9780061252051

Crooked Little Vein

by
  • ISBN13:

    9780061252051

  • ISBN10:

    0061252050

  • Edition: Reprint
  • Format: Paperback
  • Copyright: 2009-12-10
  • Publisher: HarperCollins Publications
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Summary

Full of mind-bending style and packed with a wild cast of characters, "Crooked Little Vein" infuses Robert B. Parker with Kurt Vonnegut and the madness of the graphic-novel world. A surprisingly surreal treat, it will appeal to hardcore comic fans, mystery aficionados, and all readers looking for a riotous summer reading adventure.

Excerpts

Crooked Little Vein
A Novel

Chapter One

I opened my eyes to see the rat taking a piss in my coffee mug. It was a huge brown bastard; had a body like a turd with legs and beady black eyes full of secret rat knowledge. Making a smug huffing sound, it threw itself from the table to the floor, and scuttled back into the hole in the wall where it had spent the last three months planning new ways to screw me around. I'd tried nailing wood over the gap in the wainscot, but it gnawed through it and spat the wet pieces into my shoes. After that, I spiked bait with warfarin, but the poison seemed to somehow cause it to evolve and become a super-rat. I nailed it across the eyes once with a lucky shot with the butt of my gun, but it got up again and shat in my telephone.

I dragged myself all the way awake, lurching forward in my office chair. The stink of rat urine steaming and festering in my mug stabbed me into unwelcome wakefulness, but I'd rather have had coffee. I unstuck my backside from the sweaty leatherette of the chair, fought my way upright, and padded stiff-legged to the bathroom adjacent to my office. I knew that one of these days someone was going to burst into the office unannounced to find a naked private investigator taking a piss with the bathroom door open. There was a time where I cared about that sort of thing. Some time before I started living in my own office, I think.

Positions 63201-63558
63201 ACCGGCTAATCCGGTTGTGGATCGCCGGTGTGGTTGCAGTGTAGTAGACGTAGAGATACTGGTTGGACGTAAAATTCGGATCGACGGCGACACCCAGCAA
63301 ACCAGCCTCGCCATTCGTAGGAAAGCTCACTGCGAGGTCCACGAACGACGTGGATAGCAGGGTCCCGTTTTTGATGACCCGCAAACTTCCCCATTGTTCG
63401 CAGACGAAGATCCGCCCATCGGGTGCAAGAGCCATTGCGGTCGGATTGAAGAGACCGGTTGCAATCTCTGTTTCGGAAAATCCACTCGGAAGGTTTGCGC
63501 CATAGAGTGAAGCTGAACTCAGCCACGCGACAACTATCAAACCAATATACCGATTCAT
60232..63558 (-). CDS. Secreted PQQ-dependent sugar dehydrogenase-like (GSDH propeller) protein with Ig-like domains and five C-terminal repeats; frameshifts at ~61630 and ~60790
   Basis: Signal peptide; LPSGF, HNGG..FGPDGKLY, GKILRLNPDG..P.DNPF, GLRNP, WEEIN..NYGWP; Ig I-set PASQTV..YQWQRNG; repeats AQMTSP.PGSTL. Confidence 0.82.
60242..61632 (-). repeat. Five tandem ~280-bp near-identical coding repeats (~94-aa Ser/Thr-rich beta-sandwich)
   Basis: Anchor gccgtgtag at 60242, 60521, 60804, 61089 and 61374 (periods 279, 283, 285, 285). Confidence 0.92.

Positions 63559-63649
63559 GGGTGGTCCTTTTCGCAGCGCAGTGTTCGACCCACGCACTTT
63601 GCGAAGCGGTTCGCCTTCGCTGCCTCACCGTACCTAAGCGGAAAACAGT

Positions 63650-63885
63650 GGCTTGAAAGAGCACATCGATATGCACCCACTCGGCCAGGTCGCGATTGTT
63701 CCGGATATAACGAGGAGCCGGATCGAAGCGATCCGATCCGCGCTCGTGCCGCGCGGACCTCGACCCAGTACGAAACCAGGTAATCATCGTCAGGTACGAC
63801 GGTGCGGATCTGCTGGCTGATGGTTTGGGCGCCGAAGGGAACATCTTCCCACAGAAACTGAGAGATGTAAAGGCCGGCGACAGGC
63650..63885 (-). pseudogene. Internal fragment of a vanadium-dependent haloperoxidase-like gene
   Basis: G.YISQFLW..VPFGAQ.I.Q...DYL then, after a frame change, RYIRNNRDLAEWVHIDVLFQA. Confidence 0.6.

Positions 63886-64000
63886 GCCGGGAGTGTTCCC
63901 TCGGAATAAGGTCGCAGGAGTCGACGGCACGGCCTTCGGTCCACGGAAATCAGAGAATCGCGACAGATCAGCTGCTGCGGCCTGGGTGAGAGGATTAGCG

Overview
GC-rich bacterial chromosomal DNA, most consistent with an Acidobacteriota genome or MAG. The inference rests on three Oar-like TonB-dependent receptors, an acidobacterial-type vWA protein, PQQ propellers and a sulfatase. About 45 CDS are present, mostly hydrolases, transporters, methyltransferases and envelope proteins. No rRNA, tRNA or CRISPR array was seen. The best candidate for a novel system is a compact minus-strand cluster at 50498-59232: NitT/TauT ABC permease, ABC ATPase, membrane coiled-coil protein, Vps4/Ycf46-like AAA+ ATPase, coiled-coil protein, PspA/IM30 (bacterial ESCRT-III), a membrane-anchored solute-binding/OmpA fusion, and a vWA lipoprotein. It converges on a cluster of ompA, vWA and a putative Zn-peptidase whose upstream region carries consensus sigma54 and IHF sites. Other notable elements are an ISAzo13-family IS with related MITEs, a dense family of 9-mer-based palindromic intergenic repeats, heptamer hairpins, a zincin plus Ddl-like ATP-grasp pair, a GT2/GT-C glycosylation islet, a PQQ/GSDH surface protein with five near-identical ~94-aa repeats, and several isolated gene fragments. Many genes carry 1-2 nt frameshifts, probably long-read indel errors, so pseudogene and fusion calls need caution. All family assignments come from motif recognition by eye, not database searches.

My suit and shirt were piled on the plastic chair I use for clients. I stole it from a twenty-four-hour diner off Union Square, back in my professional drinking days. I picked up the shirt and sniffed it experimentally. It seemed to me that it'd last another day before it had to be washed, although there was a nagging thought at the back of my mind that maybe it actually reeked and my sense of smell was shot. I held up the sleeve and examined the armpit. Slightly yellowish. But then, so was everything else in the office. No one would see it with the jacket on, anyway.

I rifled the jacket for cigarettes, harvested one, and went back to my chair. I swabbed some of the nicotine scum off the window behind the chair with the edge of my hand and peered down at my little piece of Manhattan street.

Gentrification had stopped dead several doors west of my spot overlooking Avenue B. You could actually see the line. That side of the line; Biafran cuisine, sparkling plastic secure window units, women called Imogen and Saffron, men called Josh and Morgan. My side of the line; crack whores, burned-out cars, bullets stuck in door frames, and men called Father-Eating Bastard. It's almost a point of honor to live near a crackhouse, like living in a pre-Rudy Zone, a piece of Old New York.